strip way more cumbersome now that you have to detour up and over
various walkways. Palazzo is a little sister hotel/casino to
Venetian, much like Encore is to the Wynn.
- New Rides. The Stratosphere now has the
SkyJump, which lets you literally jump off the tower, skydiving
floors to the ground. (There's no parachute; you're gliding
guide wires which have a braking system built in.) But it's
pricey at $100 a jump. Cheaper is the new zip line downtown
the Fremont Street Experience, which for $15 to $20 lets you sail
straight down Fremont Street. (See more on our rides
- Dancing girls at the table games. It seems
like most Strip casinos now have at least one pit which feature
scantily-clad women doing pole dances. The dealers are
scantily-clad as well.
Vegas economy / tourism at an all-time low!
The Vegas economy has been bad before, but it's nothing like
The drop after 9/11 seems like a little blip compared to what Vegas
going through now. Tourism is down, unemployment is
around 15%, and partially-constructed buildings are sitting around
half-finished, since the money to complete them has dried up.
Gaming revenues in Nevada dropped 10.4% in 2009, the biggest drop ever.
follows a 9.7% drop in 2008. Nevada has the highest
unemployment in America, and has led the nation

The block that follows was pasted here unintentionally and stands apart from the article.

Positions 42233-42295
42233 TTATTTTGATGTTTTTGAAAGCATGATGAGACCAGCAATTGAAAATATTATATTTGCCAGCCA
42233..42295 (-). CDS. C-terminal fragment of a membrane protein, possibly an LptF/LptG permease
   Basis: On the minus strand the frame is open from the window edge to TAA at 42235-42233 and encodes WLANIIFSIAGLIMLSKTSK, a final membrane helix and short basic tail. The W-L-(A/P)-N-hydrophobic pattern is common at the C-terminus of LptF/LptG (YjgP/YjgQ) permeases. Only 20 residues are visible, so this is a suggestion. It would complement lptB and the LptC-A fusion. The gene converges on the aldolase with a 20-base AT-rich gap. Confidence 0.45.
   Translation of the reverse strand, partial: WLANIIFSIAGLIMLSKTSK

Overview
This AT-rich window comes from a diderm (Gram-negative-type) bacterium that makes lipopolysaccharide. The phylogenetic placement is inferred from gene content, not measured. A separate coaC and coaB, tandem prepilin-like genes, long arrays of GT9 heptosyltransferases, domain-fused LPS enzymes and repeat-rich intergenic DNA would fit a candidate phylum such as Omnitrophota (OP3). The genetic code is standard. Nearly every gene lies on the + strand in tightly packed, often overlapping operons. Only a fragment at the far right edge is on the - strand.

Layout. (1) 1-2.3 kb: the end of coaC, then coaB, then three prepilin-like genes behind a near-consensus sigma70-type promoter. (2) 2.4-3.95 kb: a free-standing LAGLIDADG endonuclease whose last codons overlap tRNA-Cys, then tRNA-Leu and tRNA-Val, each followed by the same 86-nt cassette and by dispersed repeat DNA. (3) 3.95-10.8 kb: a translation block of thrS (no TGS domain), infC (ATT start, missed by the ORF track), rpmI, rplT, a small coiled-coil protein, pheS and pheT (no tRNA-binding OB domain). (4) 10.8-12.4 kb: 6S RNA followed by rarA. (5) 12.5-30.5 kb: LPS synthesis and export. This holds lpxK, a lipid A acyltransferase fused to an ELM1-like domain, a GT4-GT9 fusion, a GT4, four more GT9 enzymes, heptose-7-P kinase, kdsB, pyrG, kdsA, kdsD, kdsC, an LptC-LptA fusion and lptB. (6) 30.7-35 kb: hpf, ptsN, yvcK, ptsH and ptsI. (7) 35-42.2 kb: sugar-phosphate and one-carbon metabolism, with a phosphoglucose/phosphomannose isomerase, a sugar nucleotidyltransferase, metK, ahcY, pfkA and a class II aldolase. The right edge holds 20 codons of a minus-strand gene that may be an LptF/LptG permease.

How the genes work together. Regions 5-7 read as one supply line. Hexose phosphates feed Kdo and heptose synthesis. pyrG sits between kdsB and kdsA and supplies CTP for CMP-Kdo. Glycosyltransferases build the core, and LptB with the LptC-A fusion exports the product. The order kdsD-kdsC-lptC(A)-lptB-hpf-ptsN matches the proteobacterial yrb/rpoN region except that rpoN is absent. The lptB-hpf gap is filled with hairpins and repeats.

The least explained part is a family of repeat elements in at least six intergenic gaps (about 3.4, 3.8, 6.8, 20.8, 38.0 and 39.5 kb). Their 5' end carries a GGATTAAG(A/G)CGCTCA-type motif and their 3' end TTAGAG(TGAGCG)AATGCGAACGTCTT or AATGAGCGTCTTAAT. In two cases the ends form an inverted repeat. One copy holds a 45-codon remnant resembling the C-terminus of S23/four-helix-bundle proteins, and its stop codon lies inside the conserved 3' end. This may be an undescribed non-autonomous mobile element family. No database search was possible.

in housing foreclosures for the last four years.
But this is actually good news for tourists. It
means there's never been a better time to visit Vegas. Room
have hit rock bottom, and lines for everything are much
Rooms can be had on the Strip mid-week for as little as $24 these
days. See for yourself:
Vegas performer Danny Gans passes away
Longtime Vegas comic Danny Gans died at age 52 from the combination
of drug toxicity and a pre-existing heart condition.
Six workers die during construction of CityCenter
Six construction workers died on the job while building the
CityCenter complex. Workers demanded safety training and
safer working conditions, the company refused, so the workers went
on strike, and then the company finally relented. Meanwhile,
MGM Mirage blames the deaths on the workers, saying they weren't
following safety protocols. (Las